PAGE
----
Visithiran Movie Review: RK Suresh shines in this faithful remake
The performances and earnesty in storytelling make this film a worthy experience
It is clearly the season of remakes in Tamil cinema, and in the past three weeks, we have seen four Malayalam films making their way to our screens in their Tamil versions. The latest to join this interesting list is Visithiran, a rather faithful remake of the Joju George-starrer Joseph (2018).
Remakes are generally of two types -- one where the core plot is taken and adapted to suit the sensibilities of the native audience, and the other where it's a scene-by-scene retelling. Visithiran, which is helmed by M Padmakumar who also directed the original, falls in the latter category.
Cast: RK Suresh, Poorna, Ilavarasu, Bhagavathi Perumal
Director: M Padmakumar
Maayan (RK Suresh) is a retired police constable, who lives the life of a loner after the death of his daughter. Even though age has caught up with him, his policing skills are as sharp as ever. The police department too often seeks the service of Maayan, who is an expert in examining crime scenes and cracking cases. We are introduced to his abilities in a sequence where he cracks a double homicide case in quick time. This lays a strong foundation for us to trust in Maayan and his instincts, as he is forced to embark on another all-encompassing truth-seeking journey that forms the rest of the film.
The narrative, which might give the feel of moving sluggishly, gets rolling soon after the death of Maayan's ex-wife Stella. With an emotionally stirring flashback, we know why Maayan is not the moustache-twirling, khaki-clad, fit-as-a-fiddle cop anymore. It is impressive how RK Suresh evolves into the stoic Maayan from being the sprightly one. Be it the body language, the costume choices, or the gait, Suresh brings authenticity to the role. It is a measured performance from the actor, who was only known for his loud performances so far. While the efforts put in by the actor are evident, his performance only gets better as the film progresses. He is ably supported by fine acts from Poorna, Ilavarasu, and Bhagavathi Perumal. Poorna, despite her limited screen time, manages to make a lasting impression.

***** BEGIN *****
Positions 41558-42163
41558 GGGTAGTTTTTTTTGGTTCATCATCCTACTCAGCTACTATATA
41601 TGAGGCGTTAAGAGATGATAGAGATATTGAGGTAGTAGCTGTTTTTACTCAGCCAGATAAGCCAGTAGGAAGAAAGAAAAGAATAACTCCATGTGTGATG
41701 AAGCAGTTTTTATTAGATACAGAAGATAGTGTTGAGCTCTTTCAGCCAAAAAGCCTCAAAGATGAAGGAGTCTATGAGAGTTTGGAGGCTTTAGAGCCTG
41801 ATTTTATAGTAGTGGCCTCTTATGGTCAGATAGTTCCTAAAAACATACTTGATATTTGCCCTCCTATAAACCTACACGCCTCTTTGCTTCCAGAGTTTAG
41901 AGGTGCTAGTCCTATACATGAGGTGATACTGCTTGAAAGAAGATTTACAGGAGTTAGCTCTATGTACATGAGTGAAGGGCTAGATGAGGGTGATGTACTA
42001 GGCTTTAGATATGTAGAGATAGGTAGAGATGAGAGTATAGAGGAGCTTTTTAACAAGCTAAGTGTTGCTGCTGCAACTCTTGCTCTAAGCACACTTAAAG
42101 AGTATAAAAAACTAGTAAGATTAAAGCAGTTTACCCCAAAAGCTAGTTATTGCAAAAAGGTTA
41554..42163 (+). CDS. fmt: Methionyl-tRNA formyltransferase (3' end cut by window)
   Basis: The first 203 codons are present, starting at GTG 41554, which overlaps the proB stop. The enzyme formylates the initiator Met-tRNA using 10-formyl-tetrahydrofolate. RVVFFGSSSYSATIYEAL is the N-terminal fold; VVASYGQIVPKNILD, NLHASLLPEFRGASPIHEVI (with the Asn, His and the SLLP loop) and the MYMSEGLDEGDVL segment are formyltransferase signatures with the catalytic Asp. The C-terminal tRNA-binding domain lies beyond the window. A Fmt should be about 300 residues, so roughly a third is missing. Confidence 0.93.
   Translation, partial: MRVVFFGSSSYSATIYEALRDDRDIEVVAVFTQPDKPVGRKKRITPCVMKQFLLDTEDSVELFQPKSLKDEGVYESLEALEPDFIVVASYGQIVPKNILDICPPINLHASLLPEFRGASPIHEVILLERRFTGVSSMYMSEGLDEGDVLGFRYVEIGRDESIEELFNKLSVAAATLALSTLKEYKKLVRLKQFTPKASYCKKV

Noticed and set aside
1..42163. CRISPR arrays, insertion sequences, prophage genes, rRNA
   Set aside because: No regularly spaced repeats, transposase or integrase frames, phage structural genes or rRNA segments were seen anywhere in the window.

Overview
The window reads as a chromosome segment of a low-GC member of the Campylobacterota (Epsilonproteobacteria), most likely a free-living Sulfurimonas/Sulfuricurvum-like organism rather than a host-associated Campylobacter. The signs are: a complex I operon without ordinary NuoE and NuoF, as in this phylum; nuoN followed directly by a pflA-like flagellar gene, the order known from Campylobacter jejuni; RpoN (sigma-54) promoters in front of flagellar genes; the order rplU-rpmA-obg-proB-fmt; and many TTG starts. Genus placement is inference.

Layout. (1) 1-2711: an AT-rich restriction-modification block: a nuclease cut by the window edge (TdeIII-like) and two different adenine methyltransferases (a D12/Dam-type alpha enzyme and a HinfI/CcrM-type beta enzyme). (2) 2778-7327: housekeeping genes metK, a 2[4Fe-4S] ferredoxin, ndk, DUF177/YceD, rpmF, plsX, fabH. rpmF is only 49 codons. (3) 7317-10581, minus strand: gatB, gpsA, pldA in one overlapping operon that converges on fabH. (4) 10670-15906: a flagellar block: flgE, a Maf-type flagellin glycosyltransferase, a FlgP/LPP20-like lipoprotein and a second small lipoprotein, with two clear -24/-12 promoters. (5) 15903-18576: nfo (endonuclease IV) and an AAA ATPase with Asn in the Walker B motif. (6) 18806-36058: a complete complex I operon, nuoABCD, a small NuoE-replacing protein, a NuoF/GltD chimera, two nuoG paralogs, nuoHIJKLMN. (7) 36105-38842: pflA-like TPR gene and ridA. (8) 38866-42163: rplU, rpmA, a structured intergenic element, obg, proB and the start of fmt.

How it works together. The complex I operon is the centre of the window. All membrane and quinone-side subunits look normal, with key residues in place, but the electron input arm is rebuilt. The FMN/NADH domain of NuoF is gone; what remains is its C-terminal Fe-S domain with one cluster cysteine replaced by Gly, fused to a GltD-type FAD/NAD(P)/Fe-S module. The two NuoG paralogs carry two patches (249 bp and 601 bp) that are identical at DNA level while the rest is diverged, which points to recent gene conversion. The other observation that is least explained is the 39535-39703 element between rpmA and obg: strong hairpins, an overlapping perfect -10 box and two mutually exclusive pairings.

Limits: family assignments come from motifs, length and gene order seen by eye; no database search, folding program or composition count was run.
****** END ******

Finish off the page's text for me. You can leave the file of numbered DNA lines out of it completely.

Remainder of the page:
While a remake of a film like Joseph would have worked better if it was adapted to local sensibilities rather than being a shot-by-shot remake, the film does have its share of high points. However, certain aspects, for instance, the dialogues by John Mahendran fail to convey Maayan's trauma and helplessness. In a rather verbose film like Visithiran, the lack of punch or maturity in the dialogues acts as a dampener of sorts. But to give credit where it's due, Visithiran steers clear of unnecessary fillers or over-the-top moments in the name of 'making it more appealing'. Towards the end, it also delivers an important message without overplaying the drama. So, overall it does seem like a fair balance.
With a lot going for it, especially RK Suresh's performance and the earnestness in storytelling, Visithiran is definitely one of the better remakes to come our way hitting not only the same highs of the original but resorting to similar lows.